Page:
When deciding which heating system is right for your home, you want to make sure you have checked out all your options. One of the best heating systems out there today is known as radiant floor heating. It is considered to be one of the best heating systems because no one will realize it’s there. There are no radiators, vents or dust-spewing ductwork throughout the home. A comfortable blanket of heat is evenly distributed throughout your home at all times.
“What is radiant floor heating?” you ask. Radiant heating systems supply heat directly to the floor panels or walls of a home. The heat then radiates up from the floor or out from the walls to warm up a room.
According to US Department of Energy, there are 3 types of radiant floor heating.
- radiant air floors
- electric radiant floors
- hot water radiant floors
The most cost effective way to install radiant heating in your home is to use the electric radiant flooring system.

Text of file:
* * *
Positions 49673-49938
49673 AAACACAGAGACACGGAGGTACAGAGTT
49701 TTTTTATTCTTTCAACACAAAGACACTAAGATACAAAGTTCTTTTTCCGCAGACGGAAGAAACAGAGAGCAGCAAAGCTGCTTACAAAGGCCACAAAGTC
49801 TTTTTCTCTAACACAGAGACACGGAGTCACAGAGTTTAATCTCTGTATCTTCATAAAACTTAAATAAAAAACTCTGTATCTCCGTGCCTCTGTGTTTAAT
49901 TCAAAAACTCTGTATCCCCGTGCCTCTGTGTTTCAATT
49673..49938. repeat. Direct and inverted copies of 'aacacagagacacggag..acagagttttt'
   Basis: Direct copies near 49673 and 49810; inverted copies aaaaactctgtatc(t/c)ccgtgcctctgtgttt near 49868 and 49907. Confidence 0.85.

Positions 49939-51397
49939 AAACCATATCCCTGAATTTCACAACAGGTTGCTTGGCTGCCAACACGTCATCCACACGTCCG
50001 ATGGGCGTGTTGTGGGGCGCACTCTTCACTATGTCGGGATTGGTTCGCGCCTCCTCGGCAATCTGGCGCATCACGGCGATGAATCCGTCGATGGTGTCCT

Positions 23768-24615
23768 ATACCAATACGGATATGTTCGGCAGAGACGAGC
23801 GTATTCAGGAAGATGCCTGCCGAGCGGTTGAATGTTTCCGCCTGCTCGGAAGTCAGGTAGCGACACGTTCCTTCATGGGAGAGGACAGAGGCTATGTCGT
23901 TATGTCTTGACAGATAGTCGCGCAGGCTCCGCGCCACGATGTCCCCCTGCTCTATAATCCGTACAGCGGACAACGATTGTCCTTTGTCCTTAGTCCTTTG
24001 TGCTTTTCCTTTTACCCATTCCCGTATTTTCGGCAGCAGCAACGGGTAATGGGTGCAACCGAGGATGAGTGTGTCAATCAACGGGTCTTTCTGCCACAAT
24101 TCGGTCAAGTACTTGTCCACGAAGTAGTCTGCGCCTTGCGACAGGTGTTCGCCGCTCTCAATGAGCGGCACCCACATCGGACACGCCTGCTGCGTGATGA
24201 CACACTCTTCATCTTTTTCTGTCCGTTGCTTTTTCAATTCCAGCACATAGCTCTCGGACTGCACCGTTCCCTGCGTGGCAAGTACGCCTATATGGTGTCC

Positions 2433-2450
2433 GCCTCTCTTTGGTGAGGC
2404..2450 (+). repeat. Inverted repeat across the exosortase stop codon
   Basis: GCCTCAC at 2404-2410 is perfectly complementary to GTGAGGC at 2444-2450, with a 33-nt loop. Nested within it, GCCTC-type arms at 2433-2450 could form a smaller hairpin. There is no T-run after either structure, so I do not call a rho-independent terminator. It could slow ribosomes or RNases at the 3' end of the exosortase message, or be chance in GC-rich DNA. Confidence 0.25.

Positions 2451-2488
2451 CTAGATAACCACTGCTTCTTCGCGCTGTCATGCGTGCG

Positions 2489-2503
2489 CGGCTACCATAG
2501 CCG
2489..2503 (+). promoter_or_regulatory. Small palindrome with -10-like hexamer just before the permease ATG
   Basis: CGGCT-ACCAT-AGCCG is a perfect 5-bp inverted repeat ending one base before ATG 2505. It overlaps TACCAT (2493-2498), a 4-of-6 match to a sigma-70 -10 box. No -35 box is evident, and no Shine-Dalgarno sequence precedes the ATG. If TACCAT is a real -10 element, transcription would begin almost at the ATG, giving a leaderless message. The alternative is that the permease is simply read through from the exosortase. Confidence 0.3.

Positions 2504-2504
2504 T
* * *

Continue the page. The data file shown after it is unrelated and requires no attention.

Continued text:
An electric radiant system consists of thin heating cables, usually embedded in a mat. These thin cables are usually installed under ceramic tile- like in your bathroom or kitchen. This system is great for remodeling because the cables are thin enough that they don’t raise the level of the flooring. These systems don’t replace your main heating unit; instead they are controlled by their own thermostat.
Benefits to Radiant Floor heating:
- Comfort – Feet remain warm, head stays cool, the ideal heating curve.
- Efficiency – Hot air rises, but warmed floors keep the heat where we live.
- Air Quality – No dust or germs blown around the room.
- Design Freedom – Can’t hear it, can’t see it. Place furniture anywhere, it’s warm everywhere.
DIY Tips for electrical radiant flooring:
- Be sure to read our Watts Radiant Design/Installation Manual (3.5MB)
- A comprehensive manual covering Concrete Slab, Under Subfloor, Over Subfloor, Snow Melting, System Design and Installation.
- Be sure to make a scale drawing of the floor plan to identify “walking areas” and where the cable will run
- Be sure to keep cable wires away from cabinets, a tub, or shower enclosure.
- Be sure to consult a licensed electrician to hook up the new electrical circuit.
The US Department of Energy
This Old House Magazine
Post by Brian Whitehurst